Financial Update (Third Quarter 2002)


Cover Story

Tough Credit Lesson

Accounting Reforms Not Enough

Payment Systems

Patriot Act Implementation

Financial Markets Conference


Data Bank

The Docket

Financial Markets Conference Explores Venture Capital

Venture capital played a significant role in helping to finance the technology boom of the 1990s.

Through their funding, venture capital firms contributed to the surge in technological innovation and productivity gains both in the United States and throughout the world. Now that the tech bubble has deflated, there are a host of important questions to consider related to the ongoing evolution of venture capital funding and its influence on the U.S. and international economies.

For instance, will technological innovation going forward continue at a steady pace? How will venture capital performance be measured? What infrastructure exists that makes certain regions more successful at venture capital funding than others? What are the larger implications for policymakers, including the Federal Reserve, to consider?

These questions were explored as part of the Federal Reserve Bank of Atlanta’s 2002 Financial Markets Conference, which was co-sponsored by the Leonard N. Stern School of Business at New York University. The Atlanta Fed’s annual conference, held at Sea Island, Ga., brought together academicians, venture capital financiers and policymakers. A keynote address by Federal Reserve Chairman Alan Greenspan provided insight into stock options (see sidebar), which were used by many high-tech companies to attract executives during the latter part of the 1990s.

While the conference presentations and discussions made for lively debate, the work, more importantly, provides a strong basis for continuing research and evaluation of this significant source of funding for technological innovation. To view the conference papers and a listing of the speakers, see Conferences under the News and Events heading on the Atlanta Fed’s Web site ( The conference papers will also be featured in the fourth quarter 2002 issue of the Atlanta Fed’s Economic Review.



Corporations and the Financing of Innovation: The Corporate Venturing Experience,” Paul A. Gompers, Professor of Business Administration, Harvard Business School, Cambridge

Venture Capital and the Internet Bubble: Facts, Fundamentals, and Food for Thought,” Thomas Hellmann, Visiting Assistant Professor, University of Pennsylvania, and Assistant Professor of Strategic Management, Stanford University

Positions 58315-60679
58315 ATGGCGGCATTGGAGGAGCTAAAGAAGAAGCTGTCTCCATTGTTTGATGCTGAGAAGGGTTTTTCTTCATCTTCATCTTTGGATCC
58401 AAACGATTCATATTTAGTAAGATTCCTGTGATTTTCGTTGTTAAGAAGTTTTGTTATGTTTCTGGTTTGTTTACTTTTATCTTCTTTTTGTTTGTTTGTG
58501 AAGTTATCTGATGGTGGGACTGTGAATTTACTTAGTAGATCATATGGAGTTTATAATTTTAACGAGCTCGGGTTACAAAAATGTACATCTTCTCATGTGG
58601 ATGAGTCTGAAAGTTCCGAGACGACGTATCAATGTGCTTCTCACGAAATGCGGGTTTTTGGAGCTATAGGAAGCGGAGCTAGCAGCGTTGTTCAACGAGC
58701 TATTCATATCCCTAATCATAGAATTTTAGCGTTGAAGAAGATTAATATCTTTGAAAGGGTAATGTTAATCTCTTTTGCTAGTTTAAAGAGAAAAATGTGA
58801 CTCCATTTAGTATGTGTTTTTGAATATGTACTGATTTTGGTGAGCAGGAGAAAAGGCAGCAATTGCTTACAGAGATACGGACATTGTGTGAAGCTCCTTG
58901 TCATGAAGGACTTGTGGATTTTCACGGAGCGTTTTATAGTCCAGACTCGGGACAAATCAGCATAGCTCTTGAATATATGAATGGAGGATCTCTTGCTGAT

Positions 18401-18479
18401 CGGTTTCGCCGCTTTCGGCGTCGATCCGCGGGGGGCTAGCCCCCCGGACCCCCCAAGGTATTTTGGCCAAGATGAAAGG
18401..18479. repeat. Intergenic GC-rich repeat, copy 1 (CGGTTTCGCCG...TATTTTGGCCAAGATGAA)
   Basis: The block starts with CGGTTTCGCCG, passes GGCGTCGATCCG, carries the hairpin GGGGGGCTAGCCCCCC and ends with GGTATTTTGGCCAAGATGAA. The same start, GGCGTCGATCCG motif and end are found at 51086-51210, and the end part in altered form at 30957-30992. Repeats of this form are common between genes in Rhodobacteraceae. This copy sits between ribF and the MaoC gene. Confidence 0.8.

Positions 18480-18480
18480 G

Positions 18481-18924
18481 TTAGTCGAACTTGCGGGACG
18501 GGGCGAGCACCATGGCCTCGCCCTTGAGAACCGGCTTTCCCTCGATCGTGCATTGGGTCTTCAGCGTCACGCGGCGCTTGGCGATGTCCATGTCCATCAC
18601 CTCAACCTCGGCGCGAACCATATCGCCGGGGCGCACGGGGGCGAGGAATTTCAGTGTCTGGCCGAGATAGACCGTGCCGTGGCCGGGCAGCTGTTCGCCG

Boom and Bust in the Venture Capital Industry and the Impact on Innovation,” Josh Lerner, Jacob H. Schiff Professor of Investment Banking, Harvard Business School, Cambridge

Engineering a Venture Capital Market: Strategies for Replicating the U.S. Template,” Ronald J. Gilson, Marc and Eva Stern Professor of Law and Business, Columbia Law School, New York

Stock options for executives played an important role in companies’ recruitment and retention of top management talent in the high-tech boom of the late 1990s. This type of compensation remains popular today, and few people will debate stock options’ value in this regard.

But another aspect of stock options — how they are expensed from an accounting perspective — has become a hot debate topic, particularly after Enron Corp.’s failure and the accounting revelations from other companies during the past year. It was this aspect of stock options that Federal Reserve Chairman Alan Greenspan addressed in his remarks to the Atlanta Fed’s 2002 Financial Markets Conference in May.

Stock option grants are an attractive form of compensation to corporations because, under current tax laws, the value realized from the options when they are cashed in by an executive is treated as a deductible compensation expense for the company. Herein lies the problem, according to Greenspan. “I fear that the failure to expense stock option grants has introduced a significant distortion in reported earnings — and one that has grown with the increasing prevalence of this form of compensation,” he said. As a result, “The seemingly narrow accounting matter of option expensing is, in fact, critically important for the accurate representation of corporate performance.”

A better approach to granting stock options, according to Greenspan, would be to tie the value of the options not just to the company’s stock price but to some measurement of how the company is performing relative to competitors. This approach, he said, would limit business judgments that are made simply to elevate the company’s stock price.

For the complete text of Greenspan’s speech, look under Testimony and Speeches on the Federal Reserve Board’s Web site at